Step 2: Get the Source Code

Step 3: Compile

  • ser_ims
    • New!!! Do “make install-libs all” in ser_ims
      cd ser_ims
      make install-libs all
      cd ..
    • If something breaks, you probably don’t have all the prerequisites.
  • FHoSS
    • If you don’t have a JDK >=1.5, get one before proceeding
    • Make sure, that the JDK version that you are using is >= 1.5!!!
      # java -version
      java version "1.5.0_07"
      Java(TM) 2 Runtime Environment, Standard Edition (build 1.5.0_07-b03)
      Java HotSpot(TM) Client VM (build 1.5.0_07-b03, mixed mode)

      It is often the case that users have just installed a 1.5 JDK but they are
      still using their old JDK installation! If you see lots of errors, recheck
      this before posting a bug report!

    • Do “ant compile deploy” in FHoSS
      New!!! “ant gen” is not needed any more!!!

      cd FHoSS
      ant compile
      ant deploy
      cd ..
  • While you wait for the compilation to finish, you can go ahead and perform Step 4.

Step 4: Configure the Environment

  • Notes:
    • All the installation examples configured to work only on the local loopback
      and the default domain configured as “open-ims.test”.
    • The MySQL access rights are set only for local access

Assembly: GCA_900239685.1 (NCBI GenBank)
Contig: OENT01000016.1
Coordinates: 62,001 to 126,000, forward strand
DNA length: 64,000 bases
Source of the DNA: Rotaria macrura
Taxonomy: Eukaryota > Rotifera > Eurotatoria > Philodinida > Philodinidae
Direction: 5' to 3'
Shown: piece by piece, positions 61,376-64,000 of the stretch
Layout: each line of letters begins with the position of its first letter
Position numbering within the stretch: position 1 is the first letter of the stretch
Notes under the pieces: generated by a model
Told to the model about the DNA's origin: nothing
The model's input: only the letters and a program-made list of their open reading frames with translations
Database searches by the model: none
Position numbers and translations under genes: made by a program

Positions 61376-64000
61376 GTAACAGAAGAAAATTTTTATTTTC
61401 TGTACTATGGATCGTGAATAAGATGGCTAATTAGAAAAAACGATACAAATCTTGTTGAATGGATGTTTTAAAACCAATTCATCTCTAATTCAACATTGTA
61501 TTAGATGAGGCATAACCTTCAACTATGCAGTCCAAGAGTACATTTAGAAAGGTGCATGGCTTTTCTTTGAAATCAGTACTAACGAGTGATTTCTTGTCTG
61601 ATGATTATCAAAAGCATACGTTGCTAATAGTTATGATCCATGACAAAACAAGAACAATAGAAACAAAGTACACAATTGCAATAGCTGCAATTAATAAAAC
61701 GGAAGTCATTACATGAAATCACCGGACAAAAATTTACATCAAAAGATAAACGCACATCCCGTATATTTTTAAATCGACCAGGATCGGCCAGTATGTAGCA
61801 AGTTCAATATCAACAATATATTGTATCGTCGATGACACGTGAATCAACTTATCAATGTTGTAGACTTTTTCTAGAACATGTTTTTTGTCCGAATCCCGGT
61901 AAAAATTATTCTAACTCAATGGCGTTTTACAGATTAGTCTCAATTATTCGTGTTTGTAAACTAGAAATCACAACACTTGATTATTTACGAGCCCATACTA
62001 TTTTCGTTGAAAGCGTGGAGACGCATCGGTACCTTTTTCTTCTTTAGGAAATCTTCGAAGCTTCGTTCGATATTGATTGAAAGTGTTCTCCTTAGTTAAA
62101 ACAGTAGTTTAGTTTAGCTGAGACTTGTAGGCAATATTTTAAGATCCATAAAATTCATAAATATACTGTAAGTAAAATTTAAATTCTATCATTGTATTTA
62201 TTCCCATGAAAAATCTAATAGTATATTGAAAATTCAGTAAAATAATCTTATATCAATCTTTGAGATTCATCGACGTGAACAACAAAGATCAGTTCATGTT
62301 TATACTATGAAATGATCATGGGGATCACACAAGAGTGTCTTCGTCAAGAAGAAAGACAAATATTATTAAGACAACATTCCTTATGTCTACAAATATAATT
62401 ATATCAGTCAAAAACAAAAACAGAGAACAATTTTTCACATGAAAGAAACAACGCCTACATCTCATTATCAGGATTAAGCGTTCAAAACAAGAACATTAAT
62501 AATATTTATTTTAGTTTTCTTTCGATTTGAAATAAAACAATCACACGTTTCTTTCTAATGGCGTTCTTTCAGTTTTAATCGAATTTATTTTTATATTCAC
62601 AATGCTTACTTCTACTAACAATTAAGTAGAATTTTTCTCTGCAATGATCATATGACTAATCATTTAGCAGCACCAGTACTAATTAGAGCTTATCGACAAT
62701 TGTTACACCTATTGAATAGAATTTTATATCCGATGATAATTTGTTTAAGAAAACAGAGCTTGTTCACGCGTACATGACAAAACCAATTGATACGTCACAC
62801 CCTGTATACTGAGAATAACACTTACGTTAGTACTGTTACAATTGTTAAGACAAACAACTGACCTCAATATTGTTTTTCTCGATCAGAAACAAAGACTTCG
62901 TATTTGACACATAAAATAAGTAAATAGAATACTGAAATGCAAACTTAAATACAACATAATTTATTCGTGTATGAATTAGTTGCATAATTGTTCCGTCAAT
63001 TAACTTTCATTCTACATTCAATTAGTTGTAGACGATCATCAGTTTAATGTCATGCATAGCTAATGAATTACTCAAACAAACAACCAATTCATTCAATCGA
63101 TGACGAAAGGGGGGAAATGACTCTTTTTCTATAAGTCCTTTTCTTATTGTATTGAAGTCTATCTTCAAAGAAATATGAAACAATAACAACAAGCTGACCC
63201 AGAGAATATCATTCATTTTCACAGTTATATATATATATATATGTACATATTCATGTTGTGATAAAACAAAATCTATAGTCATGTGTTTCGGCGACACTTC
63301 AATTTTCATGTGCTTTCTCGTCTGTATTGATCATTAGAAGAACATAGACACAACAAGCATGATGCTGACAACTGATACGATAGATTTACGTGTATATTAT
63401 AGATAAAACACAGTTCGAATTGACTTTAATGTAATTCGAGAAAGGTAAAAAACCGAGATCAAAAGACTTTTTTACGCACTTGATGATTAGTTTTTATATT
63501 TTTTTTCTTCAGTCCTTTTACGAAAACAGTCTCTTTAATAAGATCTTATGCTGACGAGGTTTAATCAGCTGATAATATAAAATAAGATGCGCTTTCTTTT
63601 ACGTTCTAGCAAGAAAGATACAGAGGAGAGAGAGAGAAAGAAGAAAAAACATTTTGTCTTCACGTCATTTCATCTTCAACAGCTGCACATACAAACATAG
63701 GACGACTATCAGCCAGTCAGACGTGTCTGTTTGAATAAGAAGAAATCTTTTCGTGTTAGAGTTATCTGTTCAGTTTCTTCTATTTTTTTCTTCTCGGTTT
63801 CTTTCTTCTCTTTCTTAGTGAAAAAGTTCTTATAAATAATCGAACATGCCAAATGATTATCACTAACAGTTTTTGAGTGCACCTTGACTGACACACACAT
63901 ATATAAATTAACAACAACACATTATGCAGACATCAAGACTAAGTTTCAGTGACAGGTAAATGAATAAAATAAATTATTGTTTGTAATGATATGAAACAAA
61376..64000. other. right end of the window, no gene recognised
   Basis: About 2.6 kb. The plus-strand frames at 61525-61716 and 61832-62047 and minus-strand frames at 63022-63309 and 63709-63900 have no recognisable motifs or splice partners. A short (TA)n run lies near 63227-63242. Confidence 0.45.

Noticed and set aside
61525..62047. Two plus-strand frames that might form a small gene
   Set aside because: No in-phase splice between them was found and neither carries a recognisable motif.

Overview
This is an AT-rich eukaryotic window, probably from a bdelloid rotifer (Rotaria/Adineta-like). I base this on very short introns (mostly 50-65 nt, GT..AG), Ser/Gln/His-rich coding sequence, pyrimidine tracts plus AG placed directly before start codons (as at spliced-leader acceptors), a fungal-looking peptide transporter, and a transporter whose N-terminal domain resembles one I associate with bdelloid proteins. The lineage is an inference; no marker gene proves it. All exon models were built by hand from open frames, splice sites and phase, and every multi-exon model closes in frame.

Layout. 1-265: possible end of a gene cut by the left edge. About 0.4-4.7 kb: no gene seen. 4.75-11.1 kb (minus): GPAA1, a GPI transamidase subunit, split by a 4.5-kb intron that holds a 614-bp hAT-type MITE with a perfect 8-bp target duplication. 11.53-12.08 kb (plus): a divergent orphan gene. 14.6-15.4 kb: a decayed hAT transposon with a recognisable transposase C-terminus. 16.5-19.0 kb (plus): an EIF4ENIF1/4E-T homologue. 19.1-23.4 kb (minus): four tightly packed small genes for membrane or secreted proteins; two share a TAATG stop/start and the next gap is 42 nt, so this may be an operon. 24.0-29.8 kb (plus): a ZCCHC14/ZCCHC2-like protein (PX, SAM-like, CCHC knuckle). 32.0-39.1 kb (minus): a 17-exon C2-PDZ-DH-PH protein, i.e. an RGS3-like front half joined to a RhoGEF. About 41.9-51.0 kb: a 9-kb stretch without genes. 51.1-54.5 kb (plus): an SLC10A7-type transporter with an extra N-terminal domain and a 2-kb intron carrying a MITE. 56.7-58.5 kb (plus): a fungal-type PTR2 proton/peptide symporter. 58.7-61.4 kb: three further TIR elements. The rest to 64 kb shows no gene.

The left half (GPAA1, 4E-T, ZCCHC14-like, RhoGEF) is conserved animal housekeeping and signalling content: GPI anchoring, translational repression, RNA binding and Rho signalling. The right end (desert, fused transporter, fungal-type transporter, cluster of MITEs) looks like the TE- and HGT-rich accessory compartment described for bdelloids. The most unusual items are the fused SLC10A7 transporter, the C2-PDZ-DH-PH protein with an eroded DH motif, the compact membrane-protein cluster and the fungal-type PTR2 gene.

• We recommend that you try it first like this and then do your changes:
      • Replace where required with your IP address
      • Replace the home domain (open-ims.test) with your own one
      • Change the database passwords

      For this operation the ser_ims/cfg/ might help you.

  • DNS
    • A sample DNS zone file can be found in ser_ims/cfg/open-ims.dnszone
    • Copy it to your bind configuration directory
    • Edit named.conf and insert the file there (Would be great to also add reverse DNS entries)
    • Restart the name server
    • Test that the names are resolvable (don’t forget about /etc/resolv.conf pointing to your new DNS server!)
  • MySQL
    • Run the SQL dumps (mysql -u root -p -h localhost < dump.sql):
      New!!! “hssdb.sql” was replaced by “hss_db.sql” !!!

      mysql -u root -p -h localhost < ser_ims/cfg/icscf.sql
      mysql -u root -p -h localhost < FHoSS/scripts/hss_db.sql  
      mysql -u root -p -h localhost < FHoSS/scripts/userdata.sql
    • Check if the databases are in there and accessible

Step 5: Configure the IMS Core